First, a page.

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Nearly 70% of all vehicles sold in the U.S. last year were light trucks or SUVs. While exotic car sales are still holding up, it's becoming harder for any brand to offer a lineup without a utility vehicle of some sort.
Enter the Urus, Lamborghini's first foray into the truck and SUV market since the LM002, a blocky monster designed as a military truck.
The Urus is as far from the LM002 as it is from Lamborghini's Huracán and Aventador supercars. A $200,000 five-seat, four-door SUV with a 641-horsepower V-8 engine, the Urus is half SUV and half fire breathing supercar. We love it.
If it's attention you want, the Urus gets it. More than any other SUV, it looks wild and exotic. Even in the Los Angeles area, where supercars are commonplace, the Urus attracted plenty of oglers and smartphone photographers.
The interior is similarly wild. The Urus interior gives off fighter jet vibes, with angular surfaces and lots of information screens. The ignition button sits under a shiny red cover, so starting the Urus feels like launching the missiles in an action movie.
It also takes off like a fighter jet. Lamborghini claims that the Urus can get to 62 mph in 3.6 seconds, but some publications have reported 0 to 60 times of under 3 seconds. It'll continue pulling to truly insane speeds, eventually topping out at 190 mph.
Handling is similarly impressive. Despite its size and higher center of gravity, the Urus still corners like a sports car. Credit partially to its sophisticated suspension setup, which uses a high-voltage electrical system to constantly adjust damping. That makes the Urus flat and stiff through the corners while not being punishing on the road.
You can also manually switch to more aggressive suspension and engine settings with the "ANIMA" selector switch in the middle. In Corsa, or race mode, the Urus is loud, angry, low-slung and twitchy. It'll outpace any SUV on a canyon road and make a lot of noise doing it. Steering is the best we've ever experienced in an SUV and the chassis just attacks corners at an unbelievable pace.
Switch it to Strada and the whole thing settles down. A baffle in the exhaust closes, sealing off some of the thunder, and the suspension eases up. The Urus will happily cruise down a highway, with a fantastic semi-autonomous system that'll hold you in between the lanes and manage your distance to other cars. You also have massaging seats and a divine 3D audio system from Bang & Olufsen.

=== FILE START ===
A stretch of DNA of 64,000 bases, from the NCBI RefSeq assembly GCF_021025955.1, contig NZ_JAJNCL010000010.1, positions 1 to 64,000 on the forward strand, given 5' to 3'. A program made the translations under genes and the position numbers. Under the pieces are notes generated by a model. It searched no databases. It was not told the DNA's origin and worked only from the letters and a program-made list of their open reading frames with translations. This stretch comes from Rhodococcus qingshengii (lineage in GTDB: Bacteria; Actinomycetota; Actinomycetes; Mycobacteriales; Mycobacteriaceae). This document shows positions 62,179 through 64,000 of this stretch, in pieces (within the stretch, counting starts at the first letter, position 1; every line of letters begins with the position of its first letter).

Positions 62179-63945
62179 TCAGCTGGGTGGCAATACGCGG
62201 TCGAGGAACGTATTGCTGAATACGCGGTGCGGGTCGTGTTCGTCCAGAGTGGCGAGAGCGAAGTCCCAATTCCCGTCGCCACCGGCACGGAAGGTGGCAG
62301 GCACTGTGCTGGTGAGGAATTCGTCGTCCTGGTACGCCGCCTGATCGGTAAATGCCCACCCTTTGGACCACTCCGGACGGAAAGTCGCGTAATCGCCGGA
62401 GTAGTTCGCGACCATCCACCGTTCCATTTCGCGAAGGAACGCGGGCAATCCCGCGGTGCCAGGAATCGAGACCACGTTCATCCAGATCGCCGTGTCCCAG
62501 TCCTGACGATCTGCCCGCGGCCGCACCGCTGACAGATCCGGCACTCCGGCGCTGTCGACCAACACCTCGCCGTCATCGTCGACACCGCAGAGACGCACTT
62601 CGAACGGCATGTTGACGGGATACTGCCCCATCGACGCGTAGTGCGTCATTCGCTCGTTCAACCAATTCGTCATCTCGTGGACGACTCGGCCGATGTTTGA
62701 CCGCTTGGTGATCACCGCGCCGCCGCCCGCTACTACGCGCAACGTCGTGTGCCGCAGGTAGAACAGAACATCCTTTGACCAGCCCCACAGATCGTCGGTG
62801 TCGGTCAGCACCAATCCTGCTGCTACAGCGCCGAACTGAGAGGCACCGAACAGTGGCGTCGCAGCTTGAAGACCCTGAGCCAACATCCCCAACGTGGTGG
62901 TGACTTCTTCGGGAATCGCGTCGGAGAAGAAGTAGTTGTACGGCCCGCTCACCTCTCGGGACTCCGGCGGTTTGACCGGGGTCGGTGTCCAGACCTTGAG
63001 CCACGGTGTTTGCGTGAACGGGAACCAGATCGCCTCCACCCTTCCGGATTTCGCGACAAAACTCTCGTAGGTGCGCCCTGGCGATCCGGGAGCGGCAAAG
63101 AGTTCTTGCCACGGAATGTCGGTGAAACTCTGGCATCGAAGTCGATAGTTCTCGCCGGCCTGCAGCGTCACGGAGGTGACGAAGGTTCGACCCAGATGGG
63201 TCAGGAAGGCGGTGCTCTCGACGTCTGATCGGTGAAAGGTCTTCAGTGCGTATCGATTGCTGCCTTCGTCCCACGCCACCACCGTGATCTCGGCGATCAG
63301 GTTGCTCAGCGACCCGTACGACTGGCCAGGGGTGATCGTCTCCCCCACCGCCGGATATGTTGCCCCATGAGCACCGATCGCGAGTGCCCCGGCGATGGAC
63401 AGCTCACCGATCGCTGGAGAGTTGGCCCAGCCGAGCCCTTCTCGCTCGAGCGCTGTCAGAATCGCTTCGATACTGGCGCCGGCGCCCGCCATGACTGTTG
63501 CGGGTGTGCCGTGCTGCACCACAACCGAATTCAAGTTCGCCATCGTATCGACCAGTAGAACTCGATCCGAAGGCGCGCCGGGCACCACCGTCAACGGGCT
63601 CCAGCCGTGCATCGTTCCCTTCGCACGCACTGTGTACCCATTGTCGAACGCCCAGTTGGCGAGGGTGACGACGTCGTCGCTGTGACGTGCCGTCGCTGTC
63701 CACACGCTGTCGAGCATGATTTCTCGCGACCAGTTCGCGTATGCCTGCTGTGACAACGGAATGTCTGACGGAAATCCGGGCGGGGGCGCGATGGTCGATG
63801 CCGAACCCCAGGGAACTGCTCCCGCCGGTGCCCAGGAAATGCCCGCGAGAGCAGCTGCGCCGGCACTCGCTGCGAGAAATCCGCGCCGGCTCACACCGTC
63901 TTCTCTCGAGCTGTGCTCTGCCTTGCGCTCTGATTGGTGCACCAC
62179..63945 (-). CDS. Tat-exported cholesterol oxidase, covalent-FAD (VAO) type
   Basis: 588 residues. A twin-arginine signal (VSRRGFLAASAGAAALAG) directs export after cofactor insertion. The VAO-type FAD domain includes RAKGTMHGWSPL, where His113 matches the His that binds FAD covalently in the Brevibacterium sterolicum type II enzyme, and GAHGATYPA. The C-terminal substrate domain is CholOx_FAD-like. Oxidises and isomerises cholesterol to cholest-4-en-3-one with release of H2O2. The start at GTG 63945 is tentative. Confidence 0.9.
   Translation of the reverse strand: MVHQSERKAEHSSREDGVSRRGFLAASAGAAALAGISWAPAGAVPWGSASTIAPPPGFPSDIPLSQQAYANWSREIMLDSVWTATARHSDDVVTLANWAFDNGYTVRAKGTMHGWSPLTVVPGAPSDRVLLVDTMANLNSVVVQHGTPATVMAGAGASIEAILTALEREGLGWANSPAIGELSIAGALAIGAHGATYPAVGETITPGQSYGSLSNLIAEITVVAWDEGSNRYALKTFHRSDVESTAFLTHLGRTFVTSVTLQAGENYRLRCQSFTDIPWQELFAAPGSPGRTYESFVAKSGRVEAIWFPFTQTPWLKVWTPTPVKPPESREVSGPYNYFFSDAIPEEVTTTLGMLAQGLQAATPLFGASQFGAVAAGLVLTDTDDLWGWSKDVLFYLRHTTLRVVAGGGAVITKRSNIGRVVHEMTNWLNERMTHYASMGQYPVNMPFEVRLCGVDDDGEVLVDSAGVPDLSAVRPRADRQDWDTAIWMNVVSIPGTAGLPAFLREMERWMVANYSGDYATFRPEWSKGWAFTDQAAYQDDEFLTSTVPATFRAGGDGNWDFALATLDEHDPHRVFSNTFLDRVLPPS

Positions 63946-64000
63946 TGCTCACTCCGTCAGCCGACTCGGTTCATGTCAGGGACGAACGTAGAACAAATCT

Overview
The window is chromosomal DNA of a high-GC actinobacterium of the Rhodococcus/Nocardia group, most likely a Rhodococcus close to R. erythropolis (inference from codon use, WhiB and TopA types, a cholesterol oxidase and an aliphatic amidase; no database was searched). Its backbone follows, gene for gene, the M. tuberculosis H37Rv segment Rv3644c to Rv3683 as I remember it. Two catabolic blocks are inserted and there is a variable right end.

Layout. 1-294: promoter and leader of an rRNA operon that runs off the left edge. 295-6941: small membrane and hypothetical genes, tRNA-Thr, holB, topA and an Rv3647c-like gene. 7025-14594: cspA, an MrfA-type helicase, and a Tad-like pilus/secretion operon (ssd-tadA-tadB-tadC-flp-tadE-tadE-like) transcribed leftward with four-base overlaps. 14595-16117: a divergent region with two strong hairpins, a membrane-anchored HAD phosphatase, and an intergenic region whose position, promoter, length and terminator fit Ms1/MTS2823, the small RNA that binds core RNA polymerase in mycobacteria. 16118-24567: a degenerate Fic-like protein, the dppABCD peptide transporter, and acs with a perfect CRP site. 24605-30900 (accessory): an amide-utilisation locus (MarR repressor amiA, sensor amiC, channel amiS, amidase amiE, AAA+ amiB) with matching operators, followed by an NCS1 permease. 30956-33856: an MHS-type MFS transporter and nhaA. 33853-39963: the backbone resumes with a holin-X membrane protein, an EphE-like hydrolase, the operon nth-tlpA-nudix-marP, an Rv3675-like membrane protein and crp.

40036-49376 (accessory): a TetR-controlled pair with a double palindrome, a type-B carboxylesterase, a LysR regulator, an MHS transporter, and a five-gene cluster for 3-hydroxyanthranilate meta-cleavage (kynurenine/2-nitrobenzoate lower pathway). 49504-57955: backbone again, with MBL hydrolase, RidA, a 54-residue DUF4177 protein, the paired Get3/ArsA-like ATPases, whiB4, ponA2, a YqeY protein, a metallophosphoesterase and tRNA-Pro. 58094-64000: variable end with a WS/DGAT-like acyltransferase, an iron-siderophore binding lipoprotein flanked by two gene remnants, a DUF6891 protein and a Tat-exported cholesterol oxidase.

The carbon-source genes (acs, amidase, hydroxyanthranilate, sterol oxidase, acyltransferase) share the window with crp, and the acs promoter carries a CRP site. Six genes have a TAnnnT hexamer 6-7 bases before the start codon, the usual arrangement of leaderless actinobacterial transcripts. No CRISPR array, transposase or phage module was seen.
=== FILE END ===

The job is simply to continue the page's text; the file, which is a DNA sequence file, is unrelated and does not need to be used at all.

The Urus offers a slew of off-road modes that allow it to deal with snow, sand, mud or anything else you might expect to encounter in your SUV. Essentially, the Urus uses an arsenal of technology to team insane performance with serious capability.
The cabin technology looks sleek and comes with plenty of processing power to handle everything quickly, but it's not easy to adjust to and can be finicky. With two big screens in the center stack, a configurable display in the instrument cluster and a head-up display, there is a lot to mess around with.
That's fine if it's all intuitive, but it was often confusing to figure out how to control all of the information available. Even after swapping out the USB cable, the Urus had trouble with keeping a stable connection to our iPhone to play music.
The shifter also isn't intuitive; while you may think that the big center shifter with "P," "N" and "R" controls would be your best bet for shifting into drive, that's actually done by flicking the shift paddles behind the steering wheel. Once you get used to them, the shifter and multimedia controls are fine, but there is a learning curve.
You'll also have to get used to the design of the Urus, which is controversial. It's certainly distinctive and gets attention, but the angular styling language of Lamborghini's sports car looks a bit awkward when stretched over the Urus. It may get the most attention, but it isn't the prettiest SUV on sale.
Finally, the Urus isn't cheap. The base price is an even $200,000, but our tester stickered for $235,891. It's the most exciting, exotic SUV out there, and it's certainly got the price to prove it.
As with a lot of high-end vehicles, the Urus has essentially infinite customization through dozens of cosmetic options. There are multiple styling packages, dozens of interior combinations and a bunch of colors to choose from. It all comes down to taste, so we can't price the perfect Urus for everyone.
Instead, we'll point to a few features that we'd pay up for. First is the $2,778 panoramic sunroof, which adds a lot of light and openness to the interior. We'd also pay $3,157 for the full electric comfort seat, which includes the lovely massage functions.
Despite the obnoxious price, we'd also recommend the $6,313 full ADAS package, which provides a suite of automatic driver assistance systems like radar cruise control, lane keeping system and a traffic jam assistant. Last, we'd add yet another $6,313 for the advanced 3D audio system. The price is insane, but so is this sound system.
Add in a nearly $4,000 for destination and our Urus comes to $222,556 before you start adding cosmetic options, like our tester's $3,788 wheels. Exclusivity doesn't come cheap.
If you had to pick one car to handle every situation you throw at it, you couldn't pick much better than a Lamborghini Urus. Through freeways, canyon roads and Los Angeles traffic, the Urus proved exceptionally comfortable and incredibly exciting. It easily fit four adults for long journeys and offered a large cargo area, while turning heads everywhere it went.
It may not be a traditional Lamborghini and it's definitely not cheap, but the Urus is one of the most impressive vehicles on sale today.
Driving Experience: 5
Price as tested: $235,891
Ratings out of 5.